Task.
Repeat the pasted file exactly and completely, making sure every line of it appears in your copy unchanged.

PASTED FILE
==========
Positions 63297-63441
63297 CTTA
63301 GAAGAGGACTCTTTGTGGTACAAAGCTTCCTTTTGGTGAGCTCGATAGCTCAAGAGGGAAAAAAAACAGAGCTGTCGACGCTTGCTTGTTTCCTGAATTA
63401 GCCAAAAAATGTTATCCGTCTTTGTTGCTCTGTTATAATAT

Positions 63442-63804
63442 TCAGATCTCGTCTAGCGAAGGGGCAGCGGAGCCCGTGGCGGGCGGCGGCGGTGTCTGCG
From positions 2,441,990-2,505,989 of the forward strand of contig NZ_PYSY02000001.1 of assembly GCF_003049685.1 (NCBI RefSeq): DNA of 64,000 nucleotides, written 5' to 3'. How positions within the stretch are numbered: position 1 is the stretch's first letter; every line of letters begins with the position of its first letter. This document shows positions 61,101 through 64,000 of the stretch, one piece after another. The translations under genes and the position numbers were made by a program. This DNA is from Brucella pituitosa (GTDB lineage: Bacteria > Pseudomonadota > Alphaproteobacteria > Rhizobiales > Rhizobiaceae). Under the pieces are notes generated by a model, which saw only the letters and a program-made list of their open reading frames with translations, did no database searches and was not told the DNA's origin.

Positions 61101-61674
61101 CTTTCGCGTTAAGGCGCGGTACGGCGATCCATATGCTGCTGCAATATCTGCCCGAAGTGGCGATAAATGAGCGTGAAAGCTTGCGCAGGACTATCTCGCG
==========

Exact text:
Positions 63297-63441
63297 CTTA
63301 GAAGAGGACTCTTTGTGGTACAAAGCTTCCTTTTGGTGAGCTCGATAGCTCAAGAGGGAAAAAAAACAGAGCTGTCGACGCTTGCTTGTTTCCTGAATTA
63401 GCCAAAAAATGTTATCCGTCTTTGTTGCTCTGTTATAATAT

Positions 63442-63804
63442 TCAGATCTCGTCTAGCGAAGGGGCAGCGGAGCCCGTGGCGGGCGGCGGCGGTGTCTGCG
From positions 2,441,990-2,505,989 of the forward strand of contig NZ_PYSY02000001.1 of assembly GCF_003049685.1 (NCBI RefSeq): DNA of 64,000 nucleotides, written 5' to 3'. How positions within the stretch are numbered: position 1 is the stretch's first letter; every line of letters begins with the position of its first letter. This document shows positions 61,101 through 64,000 of the stretch, one piece after another. The translations under genes and the position numbers were made by a program. This DNA is from Brucella pituitosa (GTDB lineage: Bacteria > Pseudomonadota > Alphaproteobacteria > Rhizobiales > Rhizobiaceae). Under the pieces are notes generated by a model, which saw only the letters and a program-made list of their open reading frames with translations, did no database searches and was not told the DNA's origin.

Positions 61101-61674
61101 CTTTCGCGTTAAGGCGCGGTACGGCGATCCATATGCTGCTGCAATATCTGCCCGAAGTGGCGATAAATGAGCGTGAAAGCTTGCGCAGGACTATCTCGCG